Today, I received my invitation to join alpha testers of a new online information tool, Qwiki. I haven’t had time to play around with it much, but I’m excited about the potential this tool holds for gathering information on a wide array of topics. I’m also excited about its potential to help colleges and universities tell their stories to the online world.
The site incorporates more intelligence than your run-of-the-mill search engine. An introductory post on the company blog describes Qwiki as “the world’s first ‘information experience’, powered by a technology that transforms static information into interactive stories.”
Here’s how it works: Type in a search term and, assuming Qwiki’s database has enough information to build a definition around your search term, a pleasant, albeit computerized, female GPS voice reads words that also appear on screen as a slideshow unfolds. Below the slideshow is a timeline, which allows users to backtrack or drill down into certain topics from the narrative. Certain words and concepts are hyperlinked, allowing the user to survey other related information.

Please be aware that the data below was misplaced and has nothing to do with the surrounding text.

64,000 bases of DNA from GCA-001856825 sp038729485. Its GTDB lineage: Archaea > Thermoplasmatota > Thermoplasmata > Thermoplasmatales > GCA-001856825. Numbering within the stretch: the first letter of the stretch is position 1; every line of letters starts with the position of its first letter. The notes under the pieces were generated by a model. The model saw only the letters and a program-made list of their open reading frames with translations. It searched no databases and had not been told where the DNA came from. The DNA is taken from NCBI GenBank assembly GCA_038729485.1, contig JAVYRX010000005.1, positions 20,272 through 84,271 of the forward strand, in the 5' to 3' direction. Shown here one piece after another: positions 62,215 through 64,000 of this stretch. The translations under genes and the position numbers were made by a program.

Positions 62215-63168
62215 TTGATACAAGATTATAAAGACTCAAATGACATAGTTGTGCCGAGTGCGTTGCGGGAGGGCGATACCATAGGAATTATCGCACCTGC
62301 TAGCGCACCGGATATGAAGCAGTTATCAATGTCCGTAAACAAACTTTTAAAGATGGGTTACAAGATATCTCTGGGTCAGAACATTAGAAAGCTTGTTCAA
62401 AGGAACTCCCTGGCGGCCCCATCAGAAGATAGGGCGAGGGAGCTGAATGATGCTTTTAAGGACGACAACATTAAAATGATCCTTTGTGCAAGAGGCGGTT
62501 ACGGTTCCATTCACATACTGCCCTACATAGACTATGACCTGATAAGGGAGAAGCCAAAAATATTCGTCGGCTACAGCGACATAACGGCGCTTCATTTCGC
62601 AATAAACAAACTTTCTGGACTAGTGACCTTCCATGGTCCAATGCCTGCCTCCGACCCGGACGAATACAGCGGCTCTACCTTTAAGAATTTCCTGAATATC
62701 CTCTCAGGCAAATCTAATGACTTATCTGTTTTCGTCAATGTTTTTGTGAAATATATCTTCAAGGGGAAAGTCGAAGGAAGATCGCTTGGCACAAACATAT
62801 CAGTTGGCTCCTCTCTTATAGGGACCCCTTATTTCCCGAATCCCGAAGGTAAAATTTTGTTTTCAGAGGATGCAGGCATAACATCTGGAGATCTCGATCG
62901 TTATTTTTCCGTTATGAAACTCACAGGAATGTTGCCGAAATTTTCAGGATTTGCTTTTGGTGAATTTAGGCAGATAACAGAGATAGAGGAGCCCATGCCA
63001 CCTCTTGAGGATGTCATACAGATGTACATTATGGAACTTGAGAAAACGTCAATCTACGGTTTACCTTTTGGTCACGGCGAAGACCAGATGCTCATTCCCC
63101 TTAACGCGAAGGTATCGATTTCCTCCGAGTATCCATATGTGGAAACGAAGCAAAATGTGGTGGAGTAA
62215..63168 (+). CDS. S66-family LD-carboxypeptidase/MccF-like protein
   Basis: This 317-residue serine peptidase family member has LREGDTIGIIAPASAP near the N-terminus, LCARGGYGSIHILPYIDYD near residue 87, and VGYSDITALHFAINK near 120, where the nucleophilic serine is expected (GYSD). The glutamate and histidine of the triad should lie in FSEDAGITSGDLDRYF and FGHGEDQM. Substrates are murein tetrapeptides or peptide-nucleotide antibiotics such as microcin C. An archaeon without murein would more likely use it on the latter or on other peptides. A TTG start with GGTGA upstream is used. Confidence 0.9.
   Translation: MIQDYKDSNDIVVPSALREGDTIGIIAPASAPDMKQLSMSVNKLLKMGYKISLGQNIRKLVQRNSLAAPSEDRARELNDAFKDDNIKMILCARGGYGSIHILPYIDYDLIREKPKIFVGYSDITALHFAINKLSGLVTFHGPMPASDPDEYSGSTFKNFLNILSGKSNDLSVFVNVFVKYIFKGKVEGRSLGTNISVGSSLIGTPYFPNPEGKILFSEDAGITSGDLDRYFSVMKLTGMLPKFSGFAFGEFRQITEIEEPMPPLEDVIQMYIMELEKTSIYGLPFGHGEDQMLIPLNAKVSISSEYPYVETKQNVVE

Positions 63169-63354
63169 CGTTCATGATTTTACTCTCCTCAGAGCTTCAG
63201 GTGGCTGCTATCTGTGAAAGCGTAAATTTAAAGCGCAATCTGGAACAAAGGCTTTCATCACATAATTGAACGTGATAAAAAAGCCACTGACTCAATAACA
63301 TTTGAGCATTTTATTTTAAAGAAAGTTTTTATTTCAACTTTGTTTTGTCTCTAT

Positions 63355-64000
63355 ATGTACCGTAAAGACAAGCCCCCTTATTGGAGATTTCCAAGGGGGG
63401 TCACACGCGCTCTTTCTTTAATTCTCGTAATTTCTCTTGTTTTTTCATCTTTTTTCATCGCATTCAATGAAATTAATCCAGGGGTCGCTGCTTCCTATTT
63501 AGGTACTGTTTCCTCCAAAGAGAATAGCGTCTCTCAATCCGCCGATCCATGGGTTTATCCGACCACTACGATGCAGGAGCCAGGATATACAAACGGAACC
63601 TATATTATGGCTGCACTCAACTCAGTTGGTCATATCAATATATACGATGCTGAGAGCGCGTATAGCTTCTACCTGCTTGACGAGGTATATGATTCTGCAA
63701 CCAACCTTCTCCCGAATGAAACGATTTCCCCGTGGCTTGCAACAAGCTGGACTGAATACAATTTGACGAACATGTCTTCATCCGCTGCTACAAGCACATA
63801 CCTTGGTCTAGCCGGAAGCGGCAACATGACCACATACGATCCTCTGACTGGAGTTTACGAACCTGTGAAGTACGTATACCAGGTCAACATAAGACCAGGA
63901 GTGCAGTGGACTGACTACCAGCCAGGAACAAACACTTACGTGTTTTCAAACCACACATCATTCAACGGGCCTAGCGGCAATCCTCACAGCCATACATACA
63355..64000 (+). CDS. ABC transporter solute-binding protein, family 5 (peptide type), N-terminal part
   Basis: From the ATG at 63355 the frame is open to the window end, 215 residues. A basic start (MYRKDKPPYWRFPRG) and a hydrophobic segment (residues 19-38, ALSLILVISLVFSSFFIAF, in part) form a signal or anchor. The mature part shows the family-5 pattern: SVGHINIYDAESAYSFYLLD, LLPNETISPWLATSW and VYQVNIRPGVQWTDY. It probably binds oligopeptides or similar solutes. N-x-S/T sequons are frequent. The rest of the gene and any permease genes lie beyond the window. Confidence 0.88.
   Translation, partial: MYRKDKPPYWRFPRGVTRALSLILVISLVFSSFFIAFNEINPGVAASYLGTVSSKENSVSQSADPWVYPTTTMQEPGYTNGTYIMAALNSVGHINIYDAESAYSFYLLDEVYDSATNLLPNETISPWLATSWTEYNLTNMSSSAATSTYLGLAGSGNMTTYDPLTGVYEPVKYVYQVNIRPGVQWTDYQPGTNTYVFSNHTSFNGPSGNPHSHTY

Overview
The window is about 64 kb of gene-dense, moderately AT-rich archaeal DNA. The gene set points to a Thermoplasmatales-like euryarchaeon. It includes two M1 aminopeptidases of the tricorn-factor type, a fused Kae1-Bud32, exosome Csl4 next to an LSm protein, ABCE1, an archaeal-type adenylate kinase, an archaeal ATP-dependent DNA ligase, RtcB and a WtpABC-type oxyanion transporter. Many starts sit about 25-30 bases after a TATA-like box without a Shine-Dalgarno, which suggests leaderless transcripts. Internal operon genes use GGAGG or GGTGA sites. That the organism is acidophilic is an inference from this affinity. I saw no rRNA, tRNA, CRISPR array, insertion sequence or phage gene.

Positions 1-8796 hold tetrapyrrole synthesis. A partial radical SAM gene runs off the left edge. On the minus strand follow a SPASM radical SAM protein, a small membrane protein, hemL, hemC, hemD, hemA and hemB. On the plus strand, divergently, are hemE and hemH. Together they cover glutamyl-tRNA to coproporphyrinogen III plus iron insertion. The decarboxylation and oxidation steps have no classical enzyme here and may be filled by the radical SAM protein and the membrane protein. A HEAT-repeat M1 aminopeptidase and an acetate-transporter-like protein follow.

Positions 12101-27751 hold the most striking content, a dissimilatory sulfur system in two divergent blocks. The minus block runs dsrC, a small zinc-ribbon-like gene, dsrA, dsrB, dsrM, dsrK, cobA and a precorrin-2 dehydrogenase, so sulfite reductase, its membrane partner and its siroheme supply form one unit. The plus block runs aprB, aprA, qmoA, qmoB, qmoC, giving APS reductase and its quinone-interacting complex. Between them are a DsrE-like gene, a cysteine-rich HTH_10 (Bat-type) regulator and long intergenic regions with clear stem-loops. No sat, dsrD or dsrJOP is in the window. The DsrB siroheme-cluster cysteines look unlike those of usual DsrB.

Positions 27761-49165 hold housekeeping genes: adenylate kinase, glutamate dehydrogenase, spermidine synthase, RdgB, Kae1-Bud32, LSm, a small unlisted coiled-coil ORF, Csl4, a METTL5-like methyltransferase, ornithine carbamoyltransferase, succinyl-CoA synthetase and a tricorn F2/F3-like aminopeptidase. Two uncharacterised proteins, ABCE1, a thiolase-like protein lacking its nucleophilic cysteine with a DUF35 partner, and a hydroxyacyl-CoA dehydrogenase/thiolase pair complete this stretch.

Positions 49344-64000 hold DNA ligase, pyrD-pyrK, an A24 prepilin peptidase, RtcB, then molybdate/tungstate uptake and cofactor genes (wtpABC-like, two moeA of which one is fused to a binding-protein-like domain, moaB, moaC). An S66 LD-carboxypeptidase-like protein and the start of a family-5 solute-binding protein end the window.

Once Qwiki’s database is more complete, the site should be a good tool for research on the fly. But there’s still work to be done. The database for the campus where I work, Missouri University of Science and Technology, is not quite fleshed out. It would not be a bad idea for higher ed marketers to sign up as testers if for no other reason than to find how Qwiki represents your school or programs.
According to Mashable, the startup just closed on an $8 million funding deal and its backers include a few folks who know a bit about starting successful tech companies: Facebook co-founder Eduardo Saverin, YouTube co-founder Jawed Karim and Juniper Networks co-founder Pradeep Sindhu. Not a bad start. Maybe it will become the next big thing.